Jack and Howard Dunlop have a German lesson. Jack describes how Dunlop sounds as if he were violating the laws of nature when he speaks German. Jack tries to tease some personal information out of the reticent Dunlop, who volunteers the information that he also teaches Greek, Latin, sailing, and meteorology. Dunlop turned to meteorology after his mother’s death and found the study of weather patterns deeply comforting.
Jack finds Bob Pardee, Denise’s father and Babette’s ex-husband, at his house when he returns from his lesson. Bob takes the three older children out to dinner while Jack drives Babette to her tabloid-reading appointment at Old Man Treadwell’s. A few minutes after dropping her off, Babette comes back to the car and says Mr. Treadwell and his elder sister are missing. They report the disappearance to the police, then go to meet Bob and the kids at a donut shop. Jack sees Babette look carefully and sympathetically at Bob, as if she were trying to comprehend the four dramatic years they spent together.
The next day, the police begin to drag the river in search of the Treadwells.
While Heinrich watches the proceedings at the river, word comes that the Treadwells have been discovered at the local shopping mall, where they’d been for four days. Two of those days were spent huddled in a kiosk, while the sister foraged for scraps of food from garbage cans. No one knows how the two of them got there or why they didn’t call for help. Jack surmises that the Treadwells were most likely overwhelmed by the vast strangeness of the mall and overcome by their own helplessness.
Before the Treadwells were found in the mall, the police called in a psychic named Adele T. to help locate them. She didn’t help the police at all in that search, but she did lead them to two kilos of heroin, stashed away in an airline bag with a handgun. Though Adele has helped the police find evidence of many criminal activities, she has always done so when she was looking for something else.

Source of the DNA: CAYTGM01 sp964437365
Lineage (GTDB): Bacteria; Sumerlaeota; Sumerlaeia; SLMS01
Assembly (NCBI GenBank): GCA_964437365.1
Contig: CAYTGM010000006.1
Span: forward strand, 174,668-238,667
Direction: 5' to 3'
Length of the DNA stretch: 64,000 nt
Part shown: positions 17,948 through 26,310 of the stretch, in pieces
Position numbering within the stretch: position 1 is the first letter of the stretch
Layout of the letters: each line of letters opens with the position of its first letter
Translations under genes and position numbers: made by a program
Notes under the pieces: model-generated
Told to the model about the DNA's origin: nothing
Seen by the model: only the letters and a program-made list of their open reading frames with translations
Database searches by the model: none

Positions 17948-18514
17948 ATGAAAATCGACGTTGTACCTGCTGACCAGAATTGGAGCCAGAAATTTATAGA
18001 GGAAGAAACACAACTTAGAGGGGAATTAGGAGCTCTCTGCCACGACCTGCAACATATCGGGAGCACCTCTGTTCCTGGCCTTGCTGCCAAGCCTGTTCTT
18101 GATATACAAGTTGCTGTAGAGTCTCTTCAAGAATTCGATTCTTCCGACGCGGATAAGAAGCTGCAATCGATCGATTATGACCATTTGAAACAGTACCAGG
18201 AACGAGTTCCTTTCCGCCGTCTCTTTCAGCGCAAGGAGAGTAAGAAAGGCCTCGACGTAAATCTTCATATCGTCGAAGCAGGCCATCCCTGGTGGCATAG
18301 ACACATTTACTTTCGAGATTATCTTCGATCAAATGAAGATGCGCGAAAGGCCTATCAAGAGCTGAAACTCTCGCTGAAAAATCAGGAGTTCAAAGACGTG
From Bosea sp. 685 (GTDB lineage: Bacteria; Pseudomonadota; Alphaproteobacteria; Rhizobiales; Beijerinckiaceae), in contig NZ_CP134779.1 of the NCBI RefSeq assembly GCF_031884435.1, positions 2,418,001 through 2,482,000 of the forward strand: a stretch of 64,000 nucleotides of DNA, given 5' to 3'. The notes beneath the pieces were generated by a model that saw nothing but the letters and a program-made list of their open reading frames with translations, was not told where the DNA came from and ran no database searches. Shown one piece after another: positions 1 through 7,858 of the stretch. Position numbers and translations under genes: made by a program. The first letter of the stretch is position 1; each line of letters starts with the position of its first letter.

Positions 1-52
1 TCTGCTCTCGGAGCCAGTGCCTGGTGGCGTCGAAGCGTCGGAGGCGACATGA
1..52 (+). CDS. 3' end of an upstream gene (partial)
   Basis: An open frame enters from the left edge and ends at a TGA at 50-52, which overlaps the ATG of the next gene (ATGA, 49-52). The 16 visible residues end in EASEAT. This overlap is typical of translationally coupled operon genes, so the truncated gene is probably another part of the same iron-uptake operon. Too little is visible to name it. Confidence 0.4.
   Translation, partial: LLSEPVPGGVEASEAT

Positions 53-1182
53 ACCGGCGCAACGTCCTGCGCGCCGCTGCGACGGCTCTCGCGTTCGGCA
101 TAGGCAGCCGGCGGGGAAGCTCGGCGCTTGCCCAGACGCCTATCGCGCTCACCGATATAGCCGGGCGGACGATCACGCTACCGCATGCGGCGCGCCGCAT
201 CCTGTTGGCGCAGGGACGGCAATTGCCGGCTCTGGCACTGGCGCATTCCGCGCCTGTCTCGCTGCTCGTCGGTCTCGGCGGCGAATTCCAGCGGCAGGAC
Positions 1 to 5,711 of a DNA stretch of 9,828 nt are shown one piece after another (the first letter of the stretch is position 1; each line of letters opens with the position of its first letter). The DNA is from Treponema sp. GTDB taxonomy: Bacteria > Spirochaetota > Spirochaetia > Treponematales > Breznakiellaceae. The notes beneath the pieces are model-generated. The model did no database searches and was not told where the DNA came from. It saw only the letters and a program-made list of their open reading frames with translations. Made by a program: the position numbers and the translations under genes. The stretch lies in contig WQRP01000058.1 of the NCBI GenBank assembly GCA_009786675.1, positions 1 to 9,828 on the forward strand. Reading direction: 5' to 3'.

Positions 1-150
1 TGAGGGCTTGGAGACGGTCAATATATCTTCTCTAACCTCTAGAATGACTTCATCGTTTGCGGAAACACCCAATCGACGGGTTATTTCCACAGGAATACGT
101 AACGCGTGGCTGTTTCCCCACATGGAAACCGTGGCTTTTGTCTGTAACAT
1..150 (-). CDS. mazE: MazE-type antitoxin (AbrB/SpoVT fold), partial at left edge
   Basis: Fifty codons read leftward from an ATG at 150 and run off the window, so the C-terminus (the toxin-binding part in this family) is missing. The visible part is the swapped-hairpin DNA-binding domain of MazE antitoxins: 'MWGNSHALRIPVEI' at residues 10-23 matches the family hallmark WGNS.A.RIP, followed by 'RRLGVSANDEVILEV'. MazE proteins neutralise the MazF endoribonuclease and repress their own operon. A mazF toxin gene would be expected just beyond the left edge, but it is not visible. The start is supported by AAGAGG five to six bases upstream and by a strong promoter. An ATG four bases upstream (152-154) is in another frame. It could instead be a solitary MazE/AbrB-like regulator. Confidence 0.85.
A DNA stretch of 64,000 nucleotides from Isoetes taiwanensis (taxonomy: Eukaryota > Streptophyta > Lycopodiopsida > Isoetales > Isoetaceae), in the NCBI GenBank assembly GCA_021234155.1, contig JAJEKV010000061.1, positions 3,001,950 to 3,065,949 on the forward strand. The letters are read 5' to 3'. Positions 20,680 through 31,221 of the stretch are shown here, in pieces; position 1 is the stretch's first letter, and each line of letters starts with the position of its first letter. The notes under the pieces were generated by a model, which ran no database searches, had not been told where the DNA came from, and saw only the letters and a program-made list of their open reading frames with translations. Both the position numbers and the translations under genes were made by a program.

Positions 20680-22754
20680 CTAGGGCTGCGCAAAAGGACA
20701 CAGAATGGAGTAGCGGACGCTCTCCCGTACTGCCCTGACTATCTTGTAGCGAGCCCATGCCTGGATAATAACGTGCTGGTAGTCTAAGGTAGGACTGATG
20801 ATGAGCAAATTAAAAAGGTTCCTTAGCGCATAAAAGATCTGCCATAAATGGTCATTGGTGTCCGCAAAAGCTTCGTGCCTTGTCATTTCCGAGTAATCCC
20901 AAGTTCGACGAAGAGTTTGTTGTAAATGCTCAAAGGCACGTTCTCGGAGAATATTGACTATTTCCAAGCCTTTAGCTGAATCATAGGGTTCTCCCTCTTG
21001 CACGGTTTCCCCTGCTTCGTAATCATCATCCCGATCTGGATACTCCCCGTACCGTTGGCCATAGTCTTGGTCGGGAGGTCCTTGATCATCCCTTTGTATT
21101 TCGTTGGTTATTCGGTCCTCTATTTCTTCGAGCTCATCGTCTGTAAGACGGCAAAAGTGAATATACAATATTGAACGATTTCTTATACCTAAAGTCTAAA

Denise comes into Jack’s bedroom and asks him what they are going to do about Babette’s memory lapses. She tells Jack that she found a bottle of medication buried in the trash. The drug is called Dylar, but Denise can’t find references to the drug anywhere. Jack tries to reassure Denise, telling her that everyone takes something. Denise doesn’t seem comforted, but she drops the subject.
Denise asks Jack why he gave Heinrich that name. Jack explains that he thought the name had an air of authority and that Heinrich was born shortly after Jack started Hitler studies. Jack admits that there is something in the German language and culture that he needs, something that makes him feel stronger and bigger. Steffie comes into the room, and Jack and the girls go through the German-English dictionary together, looking for words that are similar in both languages. Heinrich rushes into the room and tells them that there’s footage of a plane crash on TV, and the girls run out with him. Later that night, the family gathers around the television for the weekly Friday ritual. Jack and the children are absorbed by the footage of calamity, disaster, and tragedy.
At work on Monday, Murray complains that he’s having trouble establishing himself as the department’s Elvis expert. Alfonse Stompanato, the department chairman, believes that Dimitros Cotsakis has more authority on the subject, because Cotsakis interviewed Presley’s family immediately following Elvis’s death and has already appeared on television as an expert on the Elvis phenomenon. Jack offers to stop by Murray’s lecture to lend his own influence and prestige to Murray’s campaign.
Jack joins the New York émigrés for lunch. Jack describes Alfonse Stompanato, a forceful, charismatic, domineering man. Jack asks Alfonse why people are fascinated by watching catastrophes on television. Alfonse says that it’s because people are bombarded by information every day, and only catastrophes can break through that constant flow of data. We crave catastrophes to get our attention, Murray argues, as long as they happen somewhere else. He continues by saying that people suffer from brain fade, and their senses have gotten weary from misuse.